The parshah continues: “And it shall be that when Hashem, your God, brings you to the land that He swore to your fathers, to Avraham, to Yitzchak, and to Yaakov, to give you great and good cities that you did not build. And houses filled with every good thing that you did not fill, and hewn cisterns that you did not hew, vineyards and olive trees that you did not plant; and you will eat and be satisfied” (Deut. 6:10-11).
Except for the part about being “satisfied,” all the rest came true. We found cities that we had not built. Some of the houses were, in fact, “filled with every good thing.” We debated whether we were halachically permitted to enjoy the spoils. In the end, the IDF ruled that it was forbidden. I permitted myself only a single souvenir – and it was worth less than “sheva prutah.” It was a decorative Hizbullah charity box in the shape of the Dome of the Rock, which spelled out in minute detail – in both words and pictures – all the Israeli targets slated to receive “treatment” in the merit of these “charitable” funds.
After there was no more bottled water left in the local grocery store, we drank water from private wells. (We purified the wells with the chlorine tablets found in the medic’s kit, and thereby destroyed their natural taste.) Of course, we also ate from the vineyards and olive trees that we had not planted.
Moshe Rabbeinu had instructed the Jewish people the following: “When Hashem, your God, brings you to the land to which you come [Shamah] to possess it; and He will cast away many nations from before you And Hashem, your God, will deliver them before you, and you shall smite them; you shall utterly destroy them; you shall not make a covenant with them; and you shall not show them favor” (Deut. 7:1-2).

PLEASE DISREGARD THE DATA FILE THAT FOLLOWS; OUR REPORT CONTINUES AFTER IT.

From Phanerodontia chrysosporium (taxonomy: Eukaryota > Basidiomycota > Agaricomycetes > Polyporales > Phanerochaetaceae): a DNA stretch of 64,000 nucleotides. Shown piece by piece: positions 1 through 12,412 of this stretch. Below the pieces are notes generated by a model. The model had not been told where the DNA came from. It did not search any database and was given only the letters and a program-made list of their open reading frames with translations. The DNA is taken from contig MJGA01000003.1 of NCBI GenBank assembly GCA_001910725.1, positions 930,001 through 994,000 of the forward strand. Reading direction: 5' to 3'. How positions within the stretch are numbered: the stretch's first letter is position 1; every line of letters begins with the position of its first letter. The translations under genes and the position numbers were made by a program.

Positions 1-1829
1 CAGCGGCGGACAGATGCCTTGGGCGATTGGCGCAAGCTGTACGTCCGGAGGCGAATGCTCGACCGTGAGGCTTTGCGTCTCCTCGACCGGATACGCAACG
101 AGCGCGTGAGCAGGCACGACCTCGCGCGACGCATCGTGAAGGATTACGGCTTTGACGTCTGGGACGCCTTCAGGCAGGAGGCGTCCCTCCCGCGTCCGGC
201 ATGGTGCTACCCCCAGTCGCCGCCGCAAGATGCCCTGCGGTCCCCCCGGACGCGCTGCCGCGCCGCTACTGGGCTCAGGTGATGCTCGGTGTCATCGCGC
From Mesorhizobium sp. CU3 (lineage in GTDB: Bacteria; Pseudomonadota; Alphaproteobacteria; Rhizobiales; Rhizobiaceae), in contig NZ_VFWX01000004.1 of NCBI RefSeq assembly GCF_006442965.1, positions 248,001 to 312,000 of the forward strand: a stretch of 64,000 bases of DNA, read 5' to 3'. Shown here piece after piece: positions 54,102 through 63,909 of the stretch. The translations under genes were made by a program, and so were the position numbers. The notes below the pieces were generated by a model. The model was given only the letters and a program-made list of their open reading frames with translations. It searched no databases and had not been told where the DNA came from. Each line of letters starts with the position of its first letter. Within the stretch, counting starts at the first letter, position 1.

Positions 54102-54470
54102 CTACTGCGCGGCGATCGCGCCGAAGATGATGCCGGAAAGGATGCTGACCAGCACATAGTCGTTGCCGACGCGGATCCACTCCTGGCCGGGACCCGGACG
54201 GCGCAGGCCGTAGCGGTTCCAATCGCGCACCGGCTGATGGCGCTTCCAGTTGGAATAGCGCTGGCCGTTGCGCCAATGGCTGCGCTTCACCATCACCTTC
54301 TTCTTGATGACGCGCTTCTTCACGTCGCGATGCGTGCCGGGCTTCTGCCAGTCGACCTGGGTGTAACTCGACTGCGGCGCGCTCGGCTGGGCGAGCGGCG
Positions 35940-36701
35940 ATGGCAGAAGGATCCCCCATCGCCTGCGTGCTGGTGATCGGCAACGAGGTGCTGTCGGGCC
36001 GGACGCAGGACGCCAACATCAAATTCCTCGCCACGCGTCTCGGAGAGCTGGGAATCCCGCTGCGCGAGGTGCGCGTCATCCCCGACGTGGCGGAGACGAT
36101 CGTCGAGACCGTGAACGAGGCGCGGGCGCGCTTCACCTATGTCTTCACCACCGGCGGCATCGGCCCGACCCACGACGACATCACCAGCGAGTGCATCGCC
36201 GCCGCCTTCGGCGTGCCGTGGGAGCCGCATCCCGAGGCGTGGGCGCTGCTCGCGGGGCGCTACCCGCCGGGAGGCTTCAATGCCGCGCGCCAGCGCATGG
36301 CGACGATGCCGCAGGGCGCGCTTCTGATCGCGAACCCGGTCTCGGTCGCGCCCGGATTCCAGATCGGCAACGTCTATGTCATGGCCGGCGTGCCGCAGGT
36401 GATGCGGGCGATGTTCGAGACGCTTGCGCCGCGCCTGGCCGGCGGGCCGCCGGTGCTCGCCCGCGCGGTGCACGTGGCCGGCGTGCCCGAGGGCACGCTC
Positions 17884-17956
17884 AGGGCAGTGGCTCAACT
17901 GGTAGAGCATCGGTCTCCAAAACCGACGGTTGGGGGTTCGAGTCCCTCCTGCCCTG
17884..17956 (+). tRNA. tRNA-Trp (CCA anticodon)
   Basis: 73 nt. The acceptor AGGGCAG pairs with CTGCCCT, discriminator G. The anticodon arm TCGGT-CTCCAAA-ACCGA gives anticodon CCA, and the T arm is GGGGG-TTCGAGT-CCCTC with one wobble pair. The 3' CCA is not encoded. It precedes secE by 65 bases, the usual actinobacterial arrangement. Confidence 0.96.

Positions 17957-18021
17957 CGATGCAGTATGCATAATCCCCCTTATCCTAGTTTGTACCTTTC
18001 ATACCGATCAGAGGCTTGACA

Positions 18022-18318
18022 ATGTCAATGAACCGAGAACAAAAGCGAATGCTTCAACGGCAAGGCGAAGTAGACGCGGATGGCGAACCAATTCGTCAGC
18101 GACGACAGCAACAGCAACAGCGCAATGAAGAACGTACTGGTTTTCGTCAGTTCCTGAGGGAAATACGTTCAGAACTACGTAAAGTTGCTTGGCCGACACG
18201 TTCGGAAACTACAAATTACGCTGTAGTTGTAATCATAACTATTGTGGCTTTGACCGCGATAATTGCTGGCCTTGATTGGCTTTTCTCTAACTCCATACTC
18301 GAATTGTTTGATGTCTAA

Uncanny! Why did we merit this revelation, when we were brimming with sins?
The parshah has an answer for that as well: “Hashem, your God, has chosen you to be for Him a treasured people, out of all the peoples upon the face of the earth. Not because you are more numerous than all the peoples did Hashem desire you and choose you; for you are the fewest of all the peoples. But because of Hashem’s love for you, and because He keeps the oath that He swore to your forefathers ” (Deut. 7:6-8).
Events unfolded just as Hashem had promised. We merited Hashem’s protection, exactly as the verses describe.
And so, with joy and pride, I was reminded of these occurrences – for some 15 months later, after Friday night Kiddush, I set out for guard duty in Gush Talmonim in the Binyamin district.